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Thermopsin, A Thermostable Acid Protease from Sulfolobus Acidocaldarius

  • Xinli Lin
  • Martin Fusek
  • Jordan Tang
Part of the Advances in Experimental Medicine and Biology book series (AEMB, volume 306)

Abstract

Most of the well-studied aspartic proteases, including those derived from yeast, fungi, plants and animal sources, are stable in temperatures up to about 50° to 60°C. Aspartic proteases which can function at high temperature in the range of 80° to 100°C have not been reported so far. We searched for thermostable acid proteases in the thermoacidophilic archaebacteria, Sulfolobus acidocaldarius, Sulfolobus solfataricus, and Thermoplasma acidophilum, because these organisms grow best in acidic media in a pH near 2 and at temperature of 80°C. Using a highly sensitive radioassay (Lin et al, 1989), we found proteolytic activities in the cultures of all three bacteria. The highest activity was found in Sulfolobus acidocaldarius. This protease was named thermopsin.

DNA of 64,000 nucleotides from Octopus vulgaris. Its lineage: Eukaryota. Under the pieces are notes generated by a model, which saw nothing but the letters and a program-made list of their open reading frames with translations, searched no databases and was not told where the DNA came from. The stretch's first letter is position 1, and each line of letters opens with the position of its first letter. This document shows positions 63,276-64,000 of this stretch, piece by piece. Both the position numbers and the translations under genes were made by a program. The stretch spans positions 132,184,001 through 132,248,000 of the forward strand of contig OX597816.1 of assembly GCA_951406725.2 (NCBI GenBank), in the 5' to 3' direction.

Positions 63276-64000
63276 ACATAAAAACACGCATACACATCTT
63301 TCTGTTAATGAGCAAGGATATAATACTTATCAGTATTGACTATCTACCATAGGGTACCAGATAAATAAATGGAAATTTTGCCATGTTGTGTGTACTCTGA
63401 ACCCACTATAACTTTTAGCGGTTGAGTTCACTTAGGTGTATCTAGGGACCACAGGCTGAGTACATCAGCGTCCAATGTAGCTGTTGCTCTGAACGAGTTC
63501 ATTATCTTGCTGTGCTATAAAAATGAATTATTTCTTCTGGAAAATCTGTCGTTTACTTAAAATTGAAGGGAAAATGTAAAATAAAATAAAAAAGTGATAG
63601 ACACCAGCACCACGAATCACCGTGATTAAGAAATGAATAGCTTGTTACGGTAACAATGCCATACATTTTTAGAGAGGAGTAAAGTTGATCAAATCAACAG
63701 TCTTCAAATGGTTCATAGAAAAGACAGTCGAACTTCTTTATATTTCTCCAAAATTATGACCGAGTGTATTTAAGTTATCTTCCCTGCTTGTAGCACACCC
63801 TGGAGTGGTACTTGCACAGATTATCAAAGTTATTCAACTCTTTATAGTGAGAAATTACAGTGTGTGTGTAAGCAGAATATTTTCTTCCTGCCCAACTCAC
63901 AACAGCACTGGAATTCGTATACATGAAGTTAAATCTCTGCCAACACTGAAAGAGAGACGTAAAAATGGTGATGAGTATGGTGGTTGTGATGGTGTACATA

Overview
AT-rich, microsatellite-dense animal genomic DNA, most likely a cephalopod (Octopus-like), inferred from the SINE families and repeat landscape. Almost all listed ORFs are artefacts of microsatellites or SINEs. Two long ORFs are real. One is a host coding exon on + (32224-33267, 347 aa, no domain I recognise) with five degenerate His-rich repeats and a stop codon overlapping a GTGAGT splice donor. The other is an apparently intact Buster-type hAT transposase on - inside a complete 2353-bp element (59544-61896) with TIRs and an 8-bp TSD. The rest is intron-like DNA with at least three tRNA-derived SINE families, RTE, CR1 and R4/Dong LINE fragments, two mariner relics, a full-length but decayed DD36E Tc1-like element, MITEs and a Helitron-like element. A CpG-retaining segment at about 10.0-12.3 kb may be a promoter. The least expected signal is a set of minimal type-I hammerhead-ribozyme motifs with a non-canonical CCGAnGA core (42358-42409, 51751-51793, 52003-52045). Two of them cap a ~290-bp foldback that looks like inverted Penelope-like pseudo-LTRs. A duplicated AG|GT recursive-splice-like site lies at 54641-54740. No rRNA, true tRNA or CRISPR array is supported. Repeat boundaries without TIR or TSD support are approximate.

Keywords

Aspartic Protease Acid Protease High Substrate Concentration Sodium Formate Iodoacetic Acid 
These keywords were added by machine and not by the authors. This process is experimental and the keywords may be updated as the learning algorithm improves.

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References

  1. Fusek, M., Lin, X. & J. Tang, 1990, J. Biol. Chem. 265: 1496–1501.PubMedGoogle Scholar
  2. Lin, X., Wong, R. N. S. & Tang, J., 1989, J. Biol. Chem. 264: 4482–4489.PubMedGoogle Scholar
  3. Lin, X. & Tang J., 1990, J. Biol. Chem. 265: 1490–95.PubMedGoogle Scholar
  4. Maita, T., Nagata, S., Matsuda, G., Oda, K., Murao, S. & Tsura, D., 1984, J. Biochem. 95: 465–475.PubMedGoogle Scholar

Copyright information

© Plenum Press, New York 1991

Authors and Affiliations

  • Xinli Lin
    • 1
  • Martin Fusek
    • 1
  • Jordan Tang
    • 1
  1. 1.Laboratory of Protein StudiesOklahoma Medical Research FoundationOklahoma CityUSA

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